A Catholic Christian attends Holy Mass on Sunday or on the vigil of Sunday. On that day he refrains from all work that would prevent him from worshipping God or disturb the festive, joyful, restful, and restorative character of the day.
Since Sunday is an Easter celebration that occurs each week, Christians from the earliest times have gathered together on that day to celebrate and thank their Redeemer and to reunite themselves with him and with others who are redeemed. So it is a central duty of every conscientious Catholic Christian to “keep holy” Sunday and the other holy days of the Church. One is exempted from it only by urgent family duties and important responsibilities in society. Because participation in the Sunday Eucharist is fundamental for a Christian life, the Church explicitly declares that it is a serious sin to stay away from Sunday Mass without good reason.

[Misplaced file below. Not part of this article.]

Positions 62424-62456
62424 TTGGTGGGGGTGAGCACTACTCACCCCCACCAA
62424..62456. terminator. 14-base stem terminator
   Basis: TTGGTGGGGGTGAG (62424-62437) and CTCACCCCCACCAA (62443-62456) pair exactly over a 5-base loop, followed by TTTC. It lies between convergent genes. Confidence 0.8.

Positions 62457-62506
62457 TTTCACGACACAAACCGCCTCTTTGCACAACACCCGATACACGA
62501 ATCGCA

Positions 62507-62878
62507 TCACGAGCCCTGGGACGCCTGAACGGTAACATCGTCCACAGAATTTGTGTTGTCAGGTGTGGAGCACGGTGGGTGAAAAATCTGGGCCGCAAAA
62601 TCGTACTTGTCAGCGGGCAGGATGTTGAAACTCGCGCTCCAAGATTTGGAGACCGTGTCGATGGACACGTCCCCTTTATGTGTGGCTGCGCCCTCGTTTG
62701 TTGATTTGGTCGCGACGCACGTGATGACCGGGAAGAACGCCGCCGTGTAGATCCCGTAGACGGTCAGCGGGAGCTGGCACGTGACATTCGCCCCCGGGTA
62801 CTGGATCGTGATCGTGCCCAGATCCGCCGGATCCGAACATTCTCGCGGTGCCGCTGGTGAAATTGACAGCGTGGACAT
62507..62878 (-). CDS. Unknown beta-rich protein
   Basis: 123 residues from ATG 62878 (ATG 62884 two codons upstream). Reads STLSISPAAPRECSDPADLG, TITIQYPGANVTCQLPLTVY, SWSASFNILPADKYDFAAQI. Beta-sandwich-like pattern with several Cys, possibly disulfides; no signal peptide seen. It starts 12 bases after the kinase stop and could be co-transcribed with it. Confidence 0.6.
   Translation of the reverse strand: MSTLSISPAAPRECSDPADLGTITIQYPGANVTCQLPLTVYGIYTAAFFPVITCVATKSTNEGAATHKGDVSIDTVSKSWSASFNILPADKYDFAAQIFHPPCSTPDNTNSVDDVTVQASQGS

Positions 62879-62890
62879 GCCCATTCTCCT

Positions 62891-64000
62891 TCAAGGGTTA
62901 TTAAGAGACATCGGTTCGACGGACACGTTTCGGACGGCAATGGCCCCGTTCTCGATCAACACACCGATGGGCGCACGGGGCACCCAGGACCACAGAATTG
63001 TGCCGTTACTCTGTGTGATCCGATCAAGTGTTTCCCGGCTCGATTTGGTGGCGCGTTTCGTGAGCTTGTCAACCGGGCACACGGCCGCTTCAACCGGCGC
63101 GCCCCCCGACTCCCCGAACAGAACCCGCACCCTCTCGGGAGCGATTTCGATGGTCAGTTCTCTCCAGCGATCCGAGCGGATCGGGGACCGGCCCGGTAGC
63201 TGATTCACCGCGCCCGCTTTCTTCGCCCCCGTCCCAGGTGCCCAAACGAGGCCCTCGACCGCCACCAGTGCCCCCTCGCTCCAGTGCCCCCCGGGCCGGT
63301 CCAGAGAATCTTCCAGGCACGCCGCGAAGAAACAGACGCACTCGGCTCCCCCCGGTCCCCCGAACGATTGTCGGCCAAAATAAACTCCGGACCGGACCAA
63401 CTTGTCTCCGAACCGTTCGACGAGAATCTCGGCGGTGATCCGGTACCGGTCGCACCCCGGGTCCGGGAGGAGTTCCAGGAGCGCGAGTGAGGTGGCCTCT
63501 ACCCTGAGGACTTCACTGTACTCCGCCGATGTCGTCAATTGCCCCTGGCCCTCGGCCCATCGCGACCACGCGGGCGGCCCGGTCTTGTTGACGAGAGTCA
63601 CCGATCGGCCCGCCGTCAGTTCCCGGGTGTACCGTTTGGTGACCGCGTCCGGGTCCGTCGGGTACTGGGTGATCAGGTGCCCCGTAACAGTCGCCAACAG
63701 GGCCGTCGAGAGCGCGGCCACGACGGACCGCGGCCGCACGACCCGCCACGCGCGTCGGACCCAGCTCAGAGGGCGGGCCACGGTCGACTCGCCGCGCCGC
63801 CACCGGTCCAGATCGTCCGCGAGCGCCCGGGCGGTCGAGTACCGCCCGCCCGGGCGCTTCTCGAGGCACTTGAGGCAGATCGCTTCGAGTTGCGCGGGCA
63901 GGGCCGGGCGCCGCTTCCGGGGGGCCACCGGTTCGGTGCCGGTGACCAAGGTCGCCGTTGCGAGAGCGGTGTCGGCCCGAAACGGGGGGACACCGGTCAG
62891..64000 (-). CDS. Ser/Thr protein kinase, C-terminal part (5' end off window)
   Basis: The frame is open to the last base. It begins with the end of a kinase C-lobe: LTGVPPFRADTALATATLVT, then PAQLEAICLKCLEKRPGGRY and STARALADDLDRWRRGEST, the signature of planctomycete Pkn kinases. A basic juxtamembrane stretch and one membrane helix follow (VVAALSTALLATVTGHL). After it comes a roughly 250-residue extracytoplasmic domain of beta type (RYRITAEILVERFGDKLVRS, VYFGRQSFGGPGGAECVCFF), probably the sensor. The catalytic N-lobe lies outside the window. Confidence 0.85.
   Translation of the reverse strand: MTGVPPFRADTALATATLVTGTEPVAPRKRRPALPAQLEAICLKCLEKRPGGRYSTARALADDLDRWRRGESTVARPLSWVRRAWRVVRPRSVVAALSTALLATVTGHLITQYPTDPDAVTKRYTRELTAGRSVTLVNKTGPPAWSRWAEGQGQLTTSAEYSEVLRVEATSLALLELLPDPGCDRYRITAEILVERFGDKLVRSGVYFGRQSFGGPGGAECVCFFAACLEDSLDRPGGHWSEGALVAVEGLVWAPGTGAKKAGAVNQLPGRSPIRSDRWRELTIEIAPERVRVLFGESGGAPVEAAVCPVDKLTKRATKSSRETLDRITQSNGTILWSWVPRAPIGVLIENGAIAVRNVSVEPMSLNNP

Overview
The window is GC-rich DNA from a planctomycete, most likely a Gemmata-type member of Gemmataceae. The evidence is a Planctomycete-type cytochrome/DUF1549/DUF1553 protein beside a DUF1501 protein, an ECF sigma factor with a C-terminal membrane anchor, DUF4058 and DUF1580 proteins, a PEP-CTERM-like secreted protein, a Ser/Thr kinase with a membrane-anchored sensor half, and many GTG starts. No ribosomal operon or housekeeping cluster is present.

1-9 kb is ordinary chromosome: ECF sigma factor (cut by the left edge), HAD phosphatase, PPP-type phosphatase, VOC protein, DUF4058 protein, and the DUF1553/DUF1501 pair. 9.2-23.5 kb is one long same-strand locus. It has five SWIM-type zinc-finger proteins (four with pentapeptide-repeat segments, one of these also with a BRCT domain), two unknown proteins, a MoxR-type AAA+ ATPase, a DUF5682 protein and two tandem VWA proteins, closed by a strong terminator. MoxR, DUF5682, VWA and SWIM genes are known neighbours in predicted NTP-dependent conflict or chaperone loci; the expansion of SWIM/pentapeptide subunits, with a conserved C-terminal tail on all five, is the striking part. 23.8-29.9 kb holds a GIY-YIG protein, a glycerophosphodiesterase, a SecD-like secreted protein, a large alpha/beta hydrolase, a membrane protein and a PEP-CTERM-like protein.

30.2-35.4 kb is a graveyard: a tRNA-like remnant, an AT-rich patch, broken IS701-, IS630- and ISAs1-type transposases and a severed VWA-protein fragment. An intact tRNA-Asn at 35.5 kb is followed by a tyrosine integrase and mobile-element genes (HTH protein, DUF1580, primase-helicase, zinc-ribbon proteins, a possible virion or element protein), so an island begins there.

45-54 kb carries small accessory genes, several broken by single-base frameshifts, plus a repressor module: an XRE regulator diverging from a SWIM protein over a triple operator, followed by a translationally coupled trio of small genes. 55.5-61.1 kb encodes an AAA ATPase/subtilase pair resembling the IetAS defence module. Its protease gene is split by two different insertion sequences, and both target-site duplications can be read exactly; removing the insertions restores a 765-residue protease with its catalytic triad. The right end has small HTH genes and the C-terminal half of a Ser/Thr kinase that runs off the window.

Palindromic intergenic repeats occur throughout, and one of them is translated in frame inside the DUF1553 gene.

Sunday is a genuine service to the good of society, because it is a sign of opposition to the total absorption of man by the working world.
Therefore in lands that have a Christian character, Christians not only demand the governmental preservation of Sunday, they also do not ask others to do work that they themselves do not want to do on Sunday. Everyone in creation should take part in this “breather”.
The Christian Sunday has three essential elements: (1) It recalls the creation of the world and communicates the festive splendor of God’s goodness to the passage of time. (2) It recalls the “eighth day of creation”, when the world was made new in Christ (thus a prayer from the Easter Vigil says: “You have wonderfully created man and even more wonderfully restored him.”). (3) It includes the theme of rest, not just to sanctify the interruption of work, but to point even now toward man’s eternal rest in God.